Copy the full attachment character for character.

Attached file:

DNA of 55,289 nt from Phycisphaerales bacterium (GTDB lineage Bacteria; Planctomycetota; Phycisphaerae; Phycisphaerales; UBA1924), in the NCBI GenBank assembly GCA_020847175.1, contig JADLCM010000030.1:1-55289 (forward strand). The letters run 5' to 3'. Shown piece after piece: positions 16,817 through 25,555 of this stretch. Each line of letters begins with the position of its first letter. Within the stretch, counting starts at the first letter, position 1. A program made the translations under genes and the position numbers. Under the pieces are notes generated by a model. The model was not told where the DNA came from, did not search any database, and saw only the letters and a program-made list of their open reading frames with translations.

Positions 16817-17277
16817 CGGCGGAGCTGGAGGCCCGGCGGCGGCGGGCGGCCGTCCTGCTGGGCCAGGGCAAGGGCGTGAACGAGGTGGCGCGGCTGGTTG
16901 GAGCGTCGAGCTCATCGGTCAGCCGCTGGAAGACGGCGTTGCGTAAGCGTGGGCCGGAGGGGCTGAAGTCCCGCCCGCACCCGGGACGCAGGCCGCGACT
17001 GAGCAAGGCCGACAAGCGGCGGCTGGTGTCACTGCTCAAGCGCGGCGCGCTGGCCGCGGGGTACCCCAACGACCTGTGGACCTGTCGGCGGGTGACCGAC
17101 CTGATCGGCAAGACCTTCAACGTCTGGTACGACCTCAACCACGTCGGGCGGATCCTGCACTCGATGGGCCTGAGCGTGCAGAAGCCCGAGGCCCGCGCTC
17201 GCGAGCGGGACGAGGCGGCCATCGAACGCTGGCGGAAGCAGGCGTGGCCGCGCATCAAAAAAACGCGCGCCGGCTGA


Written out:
DNA of 55,289 nt from Phycisphaerales bacterium (GTDB lineage Bacteria; Planctomycetota; Phycisphaerae; Phycisphaerales; UBA1924), in the NCBI GenBank assembly GCA_020847175.1, contig JADLCM010000030.1:1-55289 (forward strand). The letters run 5' to 3'. Shown piece after piece: positions 16,817 through 25,555 of this stretch. Each line of letters begins with the position of its first letter. Within the stretch, counting starts at the first letter, position 1. A program made the translations under genes and the position numbers. Under the pieces are notes generated by a model. The model was not told where the DNA came from, did not search any database, and saw only the letters and a program-made list of their open reading frames with translations.

Positions 16817-17277
16817 CGGCGGAGCTGGAGGCCCGGCGGCGGCGGGCGGCCGTCCTGCTGGGCCAGGGCAAGGGCGTGAACGAGGTGGCGCGGCTGGTTG
16901 GAGCGTCGAGCTCATCGGTCAGCCGCTGGAAGACGGCGTTGCGTAAGCGTGGGCCGGAGGGGCTGAAGTCCCGCCCGCACCCGGGACGCAGGCCGCGACT
17001 GAGCAAGGCCGACAAGCGGCGGCTGGTGTCACTGCTCAAGCGCGGCGCGCTGGCCGCGGGGTACCCCAACGACCTGTGGACCTGTCGGCGGGTGACCGAC
17101 CTGATCGGCAAGACCTTCAACGTCTGGTACGACCTCAACCACGTCGGGCGGATCCTGCACTCGATGGGCCTGAGCGTGCAGAAGCCCGAGGCCCGCGCTC
17201 GCGAGCGGGACGAGGCGGCCATCGAACGCTGGCGGAAGCAGGCGTGGCCGCGCATCAAAAAAACGCGCGCCGGCTGA